It was … proposed in Bush’s talks in Ramallah and Jerusalem that the Israeli Air Force and artillery provide support for the Palestinian takeover of the Gaza Strip, a tactic the US army employs for local forces in Iraq.

— DEBKA, ‘Israeli Military up in Arms over Bush-Olmert Plan for Major Operation in Gaza on Behalf of… Palestinian Authority’

DEBKA suggests that PM Olmert has agreed to this plan. But it would be a disaster of the first order if it were to be carried out.

First, from a tactical point of view, it will not work. The IDF will “break its teeth” against the elaborate fortifications built by Hamas in Gaza since the takeover, and will suffer significant casualties until they are overcome. But they will not be able to pursue and destroy the Hamas forces, who will simply escape to the West or lose themselves in the cities! So what will Israel have bought at a high price?

Second, the PA forces are not any more likely to fight effectively against the highly motivated Hamas than they were last year. Many of them are sympathetic to Hamas, most if not all are former (or present) members of terrorist militias such as the al-Aqsa Brigades, and all of them consider Israel a greater enemy than Hamas. Many of their US and Israeli-supplied weapons will end up in Hamas hands.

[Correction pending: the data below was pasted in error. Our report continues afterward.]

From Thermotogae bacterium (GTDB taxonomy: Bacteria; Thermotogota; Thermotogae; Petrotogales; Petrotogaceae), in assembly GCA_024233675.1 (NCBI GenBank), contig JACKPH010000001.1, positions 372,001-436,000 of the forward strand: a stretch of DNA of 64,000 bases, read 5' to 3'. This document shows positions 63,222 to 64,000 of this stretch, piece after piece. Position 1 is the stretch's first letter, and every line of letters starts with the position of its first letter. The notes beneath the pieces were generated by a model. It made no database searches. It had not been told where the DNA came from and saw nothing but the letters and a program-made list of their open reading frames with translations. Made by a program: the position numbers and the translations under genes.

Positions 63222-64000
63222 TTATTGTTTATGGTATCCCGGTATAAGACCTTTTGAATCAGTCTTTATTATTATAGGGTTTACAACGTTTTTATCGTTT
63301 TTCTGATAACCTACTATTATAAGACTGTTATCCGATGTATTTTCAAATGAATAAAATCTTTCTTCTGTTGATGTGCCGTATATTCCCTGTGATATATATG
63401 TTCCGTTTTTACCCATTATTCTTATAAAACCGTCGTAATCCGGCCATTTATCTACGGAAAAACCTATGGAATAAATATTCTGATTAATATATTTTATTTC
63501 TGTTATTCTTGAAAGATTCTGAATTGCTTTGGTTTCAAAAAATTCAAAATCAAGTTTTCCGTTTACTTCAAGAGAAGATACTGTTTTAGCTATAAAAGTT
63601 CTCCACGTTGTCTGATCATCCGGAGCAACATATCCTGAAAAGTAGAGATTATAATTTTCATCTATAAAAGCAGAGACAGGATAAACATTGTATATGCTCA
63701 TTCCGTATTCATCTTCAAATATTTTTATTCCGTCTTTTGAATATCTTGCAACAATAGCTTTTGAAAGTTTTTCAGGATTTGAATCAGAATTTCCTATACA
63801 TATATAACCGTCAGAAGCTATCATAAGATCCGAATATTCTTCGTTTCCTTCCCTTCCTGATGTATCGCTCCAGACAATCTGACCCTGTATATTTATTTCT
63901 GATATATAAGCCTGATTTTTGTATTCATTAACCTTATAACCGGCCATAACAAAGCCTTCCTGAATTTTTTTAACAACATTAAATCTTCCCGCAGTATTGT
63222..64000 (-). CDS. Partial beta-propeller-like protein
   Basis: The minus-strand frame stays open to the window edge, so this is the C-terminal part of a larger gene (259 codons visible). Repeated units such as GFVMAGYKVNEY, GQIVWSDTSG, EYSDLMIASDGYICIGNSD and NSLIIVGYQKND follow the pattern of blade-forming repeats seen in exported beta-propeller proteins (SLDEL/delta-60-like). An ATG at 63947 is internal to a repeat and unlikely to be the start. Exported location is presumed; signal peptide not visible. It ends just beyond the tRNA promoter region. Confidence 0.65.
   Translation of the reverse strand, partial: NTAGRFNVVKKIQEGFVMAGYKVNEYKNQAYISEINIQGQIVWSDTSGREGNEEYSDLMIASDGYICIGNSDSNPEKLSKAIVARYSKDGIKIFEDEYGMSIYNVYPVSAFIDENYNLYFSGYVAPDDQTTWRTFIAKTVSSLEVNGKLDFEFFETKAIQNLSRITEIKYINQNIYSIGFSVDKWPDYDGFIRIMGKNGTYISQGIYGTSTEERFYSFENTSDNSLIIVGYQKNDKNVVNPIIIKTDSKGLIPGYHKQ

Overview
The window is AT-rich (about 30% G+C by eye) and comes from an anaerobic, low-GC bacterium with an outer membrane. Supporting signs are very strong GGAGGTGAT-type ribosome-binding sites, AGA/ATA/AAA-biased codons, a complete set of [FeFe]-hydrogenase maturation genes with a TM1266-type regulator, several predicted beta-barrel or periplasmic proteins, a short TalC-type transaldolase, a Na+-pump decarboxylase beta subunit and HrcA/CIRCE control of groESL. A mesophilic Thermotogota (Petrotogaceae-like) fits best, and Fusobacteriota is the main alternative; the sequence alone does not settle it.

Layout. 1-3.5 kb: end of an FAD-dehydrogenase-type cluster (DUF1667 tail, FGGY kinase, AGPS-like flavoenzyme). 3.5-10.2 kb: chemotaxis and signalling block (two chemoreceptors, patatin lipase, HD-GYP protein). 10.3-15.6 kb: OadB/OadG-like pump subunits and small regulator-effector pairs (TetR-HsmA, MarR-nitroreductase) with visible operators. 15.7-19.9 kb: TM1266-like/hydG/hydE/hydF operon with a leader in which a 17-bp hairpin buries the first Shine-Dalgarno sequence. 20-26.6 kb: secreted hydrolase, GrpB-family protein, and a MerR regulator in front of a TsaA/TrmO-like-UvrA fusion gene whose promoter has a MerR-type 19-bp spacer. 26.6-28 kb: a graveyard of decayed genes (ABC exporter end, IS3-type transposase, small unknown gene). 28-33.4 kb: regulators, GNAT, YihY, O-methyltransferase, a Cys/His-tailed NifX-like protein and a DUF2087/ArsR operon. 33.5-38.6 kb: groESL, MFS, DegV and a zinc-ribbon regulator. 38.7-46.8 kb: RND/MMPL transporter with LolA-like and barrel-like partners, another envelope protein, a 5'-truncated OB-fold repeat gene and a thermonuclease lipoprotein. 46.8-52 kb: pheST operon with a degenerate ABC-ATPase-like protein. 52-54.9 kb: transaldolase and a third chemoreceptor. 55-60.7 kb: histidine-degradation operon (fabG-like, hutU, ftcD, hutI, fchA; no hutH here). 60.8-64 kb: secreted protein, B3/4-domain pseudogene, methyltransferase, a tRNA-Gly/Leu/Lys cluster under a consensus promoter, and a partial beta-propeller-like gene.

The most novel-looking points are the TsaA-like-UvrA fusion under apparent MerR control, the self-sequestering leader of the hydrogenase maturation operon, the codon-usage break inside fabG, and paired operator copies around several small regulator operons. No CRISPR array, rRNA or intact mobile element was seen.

Third, the plan places the IDF in a role of fighting for one side in a Palestinian civil conflict, instead of defending Israel against her enemies.

Finally, if the PA does not defeat Hamas (which it won’t), then what? DEBKA writes,

If a military campaign succeeds in gaining control of parts of Gaza on behalf of the Palestinian Authority, peace talks will resume with Abbas’ standing much enhanced. But if the results are mixed, like in the 2006 Lebanon War under Olmert’s direction, the Palestinian leader will drop Israel and the United States like hot coals, turn coat and seek an understanding with Hamas for a re-united front against Israel.